It’s a new year and it’s possible the Christmas/Newyear holiday made us a little complacent and comfortable.
If you’re like me then you just can’t imagine a future without Saab. We assume that common sense will prevail and our version of common sense includes a small Swedish niche carmaker. It has to happen, doesn’t it?
I’ll be honest with you (as always). Today I’ve become more nervous about things. It’s this darn BusinessWeek article by David Welch. Yes, he’s a Detroit guy, but he’s definitely one of the best ones there. This is the key paragraph:
GM said Dec. 18 it will shut the unprofitable Saab unit after talks collapsed on a sale to Spyker. The Detroit-based automaker has yet to receive a bid that has financing secured and will proceed with selling individual assets, said the official.
When I first read that, I thought it was yet another oversight by yet another media outlet, unaware that several key bidders had removed the EIB loan approval as a condition of the sale.
But what if it’s not?
From what I know, the two main bidders to have financially strong backing as well as experience in capital markets. I’m not sure, then, what this paragraph is getting at. But I have a feeling that if it’s ignored, then it’s going to come back and bite us all on the backside.
BOTTOM LINE (pardon the pun) – there’s a few twists and turns left in the deal yet and a Saab sale is no done deal at this point.
There’s a week to go before what is believed to be the expected deadline for final, revised bids on January 7. There’s lots to be done, therefore, to ensure that all the parties present in the deal know the the people are watching and that this sale really does mean something.
- General Motors
- US government representatives
- Swedish government
……all of them have a part to play here. We’ve been very quiet on the Swedish government lately, but it may be that they have a key role to play here.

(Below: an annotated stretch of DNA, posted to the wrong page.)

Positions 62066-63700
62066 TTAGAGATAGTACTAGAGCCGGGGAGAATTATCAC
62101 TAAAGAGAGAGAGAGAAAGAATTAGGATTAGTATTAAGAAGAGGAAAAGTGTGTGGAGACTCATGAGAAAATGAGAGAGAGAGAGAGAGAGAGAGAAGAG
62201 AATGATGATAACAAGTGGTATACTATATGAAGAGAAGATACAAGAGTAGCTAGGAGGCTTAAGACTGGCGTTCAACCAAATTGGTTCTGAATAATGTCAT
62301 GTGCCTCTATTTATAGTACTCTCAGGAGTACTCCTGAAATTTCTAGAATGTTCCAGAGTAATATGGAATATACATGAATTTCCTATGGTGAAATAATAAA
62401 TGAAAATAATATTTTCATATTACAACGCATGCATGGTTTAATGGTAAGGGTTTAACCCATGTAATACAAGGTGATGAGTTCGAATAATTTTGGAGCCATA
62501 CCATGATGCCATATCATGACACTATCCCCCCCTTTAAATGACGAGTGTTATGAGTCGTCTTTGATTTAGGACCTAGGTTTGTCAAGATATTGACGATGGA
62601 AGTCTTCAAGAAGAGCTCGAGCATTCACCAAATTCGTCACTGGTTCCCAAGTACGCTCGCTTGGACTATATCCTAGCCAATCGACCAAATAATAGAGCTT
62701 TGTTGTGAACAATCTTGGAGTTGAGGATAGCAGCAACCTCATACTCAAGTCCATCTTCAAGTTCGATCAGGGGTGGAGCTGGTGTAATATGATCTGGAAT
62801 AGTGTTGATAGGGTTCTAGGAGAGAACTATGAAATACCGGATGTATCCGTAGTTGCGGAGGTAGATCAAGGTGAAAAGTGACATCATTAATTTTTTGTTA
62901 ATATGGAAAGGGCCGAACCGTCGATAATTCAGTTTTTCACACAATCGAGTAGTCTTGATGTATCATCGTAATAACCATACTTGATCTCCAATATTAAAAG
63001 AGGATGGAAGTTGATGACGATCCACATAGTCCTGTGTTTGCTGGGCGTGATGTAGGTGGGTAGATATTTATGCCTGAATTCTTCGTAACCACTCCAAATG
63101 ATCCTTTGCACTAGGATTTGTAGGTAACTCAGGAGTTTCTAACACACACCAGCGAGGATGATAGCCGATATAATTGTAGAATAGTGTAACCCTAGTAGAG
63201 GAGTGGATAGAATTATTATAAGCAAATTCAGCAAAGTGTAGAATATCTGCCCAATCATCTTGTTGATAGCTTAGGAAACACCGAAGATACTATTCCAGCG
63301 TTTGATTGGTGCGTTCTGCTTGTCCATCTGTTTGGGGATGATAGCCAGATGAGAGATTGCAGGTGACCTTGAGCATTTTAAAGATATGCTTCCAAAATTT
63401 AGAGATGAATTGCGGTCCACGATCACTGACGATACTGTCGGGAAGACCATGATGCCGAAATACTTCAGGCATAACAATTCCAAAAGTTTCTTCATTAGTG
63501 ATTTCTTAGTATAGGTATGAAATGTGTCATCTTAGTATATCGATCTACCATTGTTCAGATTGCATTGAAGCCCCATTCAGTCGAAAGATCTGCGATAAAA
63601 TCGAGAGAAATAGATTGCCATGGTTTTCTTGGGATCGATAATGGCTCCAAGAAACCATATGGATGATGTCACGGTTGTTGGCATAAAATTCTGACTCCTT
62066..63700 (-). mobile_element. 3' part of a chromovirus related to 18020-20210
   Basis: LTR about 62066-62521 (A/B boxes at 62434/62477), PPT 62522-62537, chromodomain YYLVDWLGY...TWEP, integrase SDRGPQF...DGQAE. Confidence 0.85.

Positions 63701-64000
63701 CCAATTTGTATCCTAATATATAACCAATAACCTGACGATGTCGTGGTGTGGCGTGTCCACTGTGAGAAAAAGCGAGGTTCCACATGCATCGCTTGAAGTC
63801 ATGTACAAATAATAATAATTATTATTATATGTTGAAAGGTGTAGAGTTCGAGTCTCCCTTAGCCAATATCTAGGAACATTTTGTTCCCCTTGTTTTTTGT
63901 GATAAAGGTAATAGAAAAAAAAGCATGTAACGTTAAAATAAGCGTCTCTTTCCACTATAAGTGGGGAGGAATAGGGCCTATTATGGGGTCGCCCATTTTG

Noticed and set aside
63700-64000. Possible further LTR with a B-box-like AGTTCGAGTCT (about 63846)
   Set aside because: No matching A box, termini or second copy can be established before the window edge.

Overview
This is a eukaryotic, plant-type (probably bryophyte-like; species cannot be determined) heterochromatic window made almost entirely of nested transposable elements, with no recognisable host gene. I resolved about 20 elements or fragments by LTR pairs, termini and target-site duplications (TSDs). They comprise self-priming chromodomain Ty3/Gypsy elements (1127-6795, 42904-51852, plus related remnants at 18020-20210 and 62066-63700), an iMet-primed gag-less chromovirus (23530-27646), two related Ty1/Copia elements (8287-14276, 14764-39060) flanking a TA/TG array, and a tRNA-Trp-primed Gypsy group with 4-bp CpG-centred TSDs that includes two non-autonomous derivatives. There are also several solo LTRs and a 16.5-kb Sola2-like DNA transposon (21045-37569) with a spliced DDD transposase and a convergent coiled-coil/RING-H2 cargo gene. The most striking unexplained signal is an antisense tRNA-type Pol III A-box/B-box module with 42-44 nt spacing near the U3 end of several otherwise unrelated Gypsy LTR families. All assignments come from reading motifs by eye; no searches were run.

For example, Joran Hagglund was set to be the man in charge for all things to do with the Saab sale and whilst a sale is still to be completed, he’s been unseen for almost two weeks.
The last we saw of the Swedish government was Maud Olofsson smiling for votes as she planned to swoop in an come to the rescue of all those Trollhattan workers she failed to support with genuine energy back in June, when it was really needed.
So maybe it’s time for one final push to the line?
There are several things going on simultaneously at the moment, which is why I’ve created one central website to publicise them all.
It’s called Saab Campaigns and you can get to it by clicking on the Help Saab badge at the top of the left sidebar (that image to the left is inactive, but the sidebar image does work).
Don’t think that your actions will be meaningless. INACTION is meaningless. You may not be able to get out for a drive but you can make a call or write a letter. Don’t leave it to others. Don’t leave anything left undone or any stone unturned.
I’ll have some more details on a few of those campaigns very soon.
I know it’s been said before, but there’s not much time left on the clock.